South Africa has been experiencing load shedding in the previous weeks and the recent rains have been blamed for this national blackout; however, it is a myth that the state-owned power utility – Eskom’s stage 6 load shedding was caused by the rainy weather conditions. If one remembers correctly it was on the 25th January 2008 where the country experienced what was to become the reality of what we now know as load shedding. “Black Friday” was a name given by the mining industry – where all of production (in the gold and platinum mines) came to a standstill for five days. Business together with households had to find alternative power so that they are able operate, and the result of this amounted a loss of billions of Rands, with the food industry losing stock and one life claimed during a theatre operation[1].

Looking at where South Africa comes from in terms of the supply of electricity, it is sad to see the state of electricity at the point it is in. In 1882 South Africa was one of the first countries in the world to take up electricity, in 1890s almost all of the cities had electricity coverage[2]. These were the best times for the energy sector.

The ‘White Paper on the Energy Policy of the Republic of South Africa’ published in December of 1998 was written with the sole purpose of reporting the government’s policy on the supply and demand phenomenon of energy in the years to come[3]. Thus, the analysis of the report recommended that Eskom needed to open up to the private sector, for competitive purposes and pricing, BEE investments and growing its capacity to try meet demand. The white paper envisaged that by 2007 all of Eskom’s surplus capacity of supplying the country with electricity would be used up, hence the need then (1998 going forward) was for Eskom to ensure that this would not be a reality.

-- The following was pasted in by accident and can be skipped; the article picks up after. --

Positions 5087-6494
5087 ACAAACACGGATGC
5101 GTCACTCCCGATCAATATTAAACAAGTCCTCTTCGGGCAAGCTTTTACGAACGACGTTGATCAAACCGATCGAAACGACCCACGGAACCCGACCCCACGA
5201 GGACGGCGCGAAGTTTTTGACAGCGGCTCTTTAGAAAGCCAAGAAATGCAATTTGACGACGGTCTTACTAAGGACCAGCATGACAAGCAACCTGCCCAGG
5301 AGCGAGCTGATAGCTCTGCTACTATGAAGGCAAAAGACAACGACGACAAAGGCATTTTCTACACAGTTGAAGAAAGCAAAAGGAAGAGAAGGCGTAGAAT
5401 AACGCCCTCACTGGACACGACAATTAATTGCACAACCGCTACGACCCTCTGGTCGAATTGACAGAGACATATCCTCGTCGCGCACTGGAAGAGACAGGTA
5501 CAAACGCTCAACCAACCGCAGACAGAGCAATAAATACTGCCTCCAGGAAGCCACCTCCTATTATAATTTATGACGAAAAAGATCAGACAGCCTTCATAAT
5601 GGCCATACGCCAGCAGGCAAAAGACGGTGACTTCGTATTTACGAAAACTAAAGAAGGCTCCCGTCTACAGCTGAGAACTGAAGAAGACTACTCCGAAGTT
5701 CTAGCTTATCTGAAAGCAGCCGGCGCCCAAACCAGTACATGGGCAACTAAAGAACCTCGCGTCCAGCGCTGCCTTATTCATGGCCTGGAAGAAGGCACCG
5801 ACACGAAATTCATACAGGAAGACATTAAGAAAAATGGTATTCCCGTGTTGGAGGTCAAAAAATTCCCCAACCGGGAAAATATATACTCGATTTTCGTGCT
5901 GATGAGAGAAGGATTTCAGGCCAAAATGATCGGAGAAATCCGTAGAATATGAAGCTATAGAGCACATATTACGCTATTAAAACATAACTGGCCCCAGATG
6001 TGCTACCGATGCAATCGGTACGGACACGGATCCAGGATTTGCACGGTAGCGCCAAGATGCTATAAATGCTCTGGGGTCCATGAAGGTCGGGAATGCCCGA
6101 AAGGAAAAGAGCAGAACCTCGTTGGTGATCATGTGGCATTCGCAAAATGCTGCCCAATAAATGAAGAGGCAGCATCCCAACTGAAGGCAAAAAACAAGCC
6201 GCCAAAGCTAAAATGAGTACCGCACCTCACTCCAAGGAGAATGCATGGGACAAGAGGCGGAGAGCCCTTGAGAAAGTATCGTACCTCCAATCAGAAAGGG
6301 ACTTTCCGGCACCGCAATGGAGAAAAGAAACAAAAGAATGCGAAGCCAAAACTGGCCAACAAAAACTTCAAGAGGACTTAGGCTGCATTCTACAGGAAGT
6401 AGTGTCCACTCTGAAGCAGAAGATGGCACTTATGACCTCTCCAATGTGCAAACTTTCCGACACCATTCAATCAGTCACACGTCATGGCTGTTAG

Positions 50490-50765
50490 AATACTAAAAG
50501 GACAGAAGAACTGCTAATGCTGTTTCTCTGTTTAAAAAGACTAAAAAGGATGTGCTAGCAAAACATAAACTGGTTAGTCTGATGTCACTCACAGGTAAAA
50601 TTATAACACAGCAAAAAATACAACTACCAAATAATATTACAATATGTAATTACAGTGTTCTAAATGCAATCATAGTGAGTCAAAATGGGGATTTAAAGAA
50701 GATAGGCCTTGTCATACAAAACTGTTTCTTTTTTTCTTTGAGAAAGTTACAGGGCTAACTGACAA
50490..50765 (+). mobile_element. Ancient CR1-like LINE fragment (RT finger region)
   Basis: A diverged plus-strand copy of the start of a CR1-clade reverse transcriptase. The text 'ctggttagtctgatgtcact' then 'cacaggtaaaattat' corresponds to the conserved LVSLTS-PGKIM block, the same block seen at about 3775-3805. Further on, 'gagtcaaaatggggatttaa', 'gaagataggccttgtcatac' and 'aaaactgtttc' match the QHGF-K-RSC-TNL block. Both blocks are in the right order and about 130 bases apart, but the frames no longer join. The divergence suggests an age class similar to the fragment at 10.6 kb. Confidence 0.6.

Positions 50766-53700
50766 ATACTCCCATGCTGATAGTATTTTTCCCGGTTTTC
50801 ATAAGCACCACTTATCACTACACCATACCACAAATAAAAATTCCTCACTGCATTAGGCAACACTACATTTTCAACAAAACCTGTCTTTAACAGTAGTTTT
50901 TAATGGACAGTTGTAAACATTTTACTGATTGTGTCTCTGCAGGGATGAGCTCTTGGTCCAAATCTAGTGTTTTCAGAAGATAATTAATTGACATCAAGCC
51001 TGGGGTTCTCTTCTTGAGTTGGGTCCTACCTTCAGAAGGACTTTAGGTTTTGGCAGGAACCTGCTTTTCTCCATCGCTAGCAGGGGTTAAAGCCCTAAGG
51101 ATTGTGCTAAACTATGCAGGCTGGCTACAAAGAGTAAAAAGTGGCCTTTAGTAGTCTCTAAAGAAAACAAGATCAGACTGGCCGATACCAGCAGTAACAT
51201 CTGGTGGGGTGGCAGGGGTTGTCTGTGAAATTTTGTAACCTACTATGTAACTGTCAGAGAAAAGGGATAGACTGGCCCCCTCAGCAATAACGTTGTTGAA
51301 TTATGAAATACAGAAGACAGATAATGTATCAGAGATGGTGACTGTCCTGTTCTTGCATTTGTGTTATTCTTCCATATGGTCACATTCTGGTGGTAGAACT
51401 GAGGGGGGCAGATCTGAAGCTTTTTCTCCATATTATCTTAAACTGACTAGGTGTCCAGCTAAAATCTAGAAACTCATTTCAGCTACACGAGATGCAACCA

2001 saw Eskom converted into a public company owned by the state[4]. With this came an increase of political interest in the board and executive positions and appointments where poor leadership was a hinderance to properly govern the power utility. It is reported by Professor Anton Eberhard and Catrina Godinho of the University of Cape Town’s Graduate School of Business that “R3 billion in irregular expenditure, revealed the devastating impact that weak and arguably corrupt governance has had on the institutional integrity and financial sustainability of South Africa’s most critical SOE (State Owned Enterprise)”[5]. It is evident that poor leadership and high political interest in the power utility has contributed to what we see and experience now as a load shedding.

Dr Maduna who served in the Minerals and Energy ministry when the White Paper on the Energy Policy of the Republic of South Africa was published in 1998 summarised how electricity affects the GDP of South Africa. With the manufacturing sector accounting 25% of the GDP and the mining industry 10% which both heavily rely on electricity to produce. Moreover, Maduna added that about 40% of electricity is consumed by industry[6]. It is without doubt that electricity serves as an important contributor to the growth of an economy.

At this stage with the appointment of the new Eskom CEO – André de Ruyter[7] it is the hope of every South African to see positive transformations in the governance of the power utility. What Eskom as needs, as  Matshela Koko[8] remarked, is “experienced leaders”[9].

Author: Sagoema Maredi.

[1] See: ‘Why the Lights Went Out: Reform in the South African Energy Sector’ http://www.mandelaschool.uct.ac.za/sites/default/files/image_tool/images/78/10%2Bcasestudy_eskom_final_july.pdf.

[2] See: Anton Eberhard, The Political Economy of Power Sector Reform in South Africa, Working Paper #6 (Revised), April 2004. First presented to the Political Economy of Power Market Reform conference convened by PESD at Stanford University, 19–20 February 2003.

[3] See: ‘White Paper on the Energy Policy of the Republic of South Africa’, 1998, in Department of Minerals and Energy.

[4]See: http://www.mandelaschool.uct.ac.za/sites/default/files/image_tool/images/78/10%2Bcasestudy_eskom_final_july.pdf.

[5]  See: ‘Eskom Inquiry Reference Book’ http://www.gsb.uct.ac.za/files/Eskom%20Enquiry%20Booklet%20Sept%202017.pdf.

[6] See: White Paper on the Energy Policy of the Republic of South Africa  http://www.energy.gov.za/files/policies/whitepaper_energypolicy_1998.pdf

[7] See his CV https://www.marketscreener.com/business-leaders/Andre-Marinus-de-Ruyter-0BYQVK-E/biography/.

[8] A long serving member and engineer of Eskom, who started his career fresh from varsity in the power utility and probably understands it better than anyone.

[9] See: https://www.iol.co.za/news/politics/eskom-has-inexperienced-leadership-says-matshela-koko-39076202.

1 Response

  1. Phumzile Walter Maqoma says:

    Great piece.

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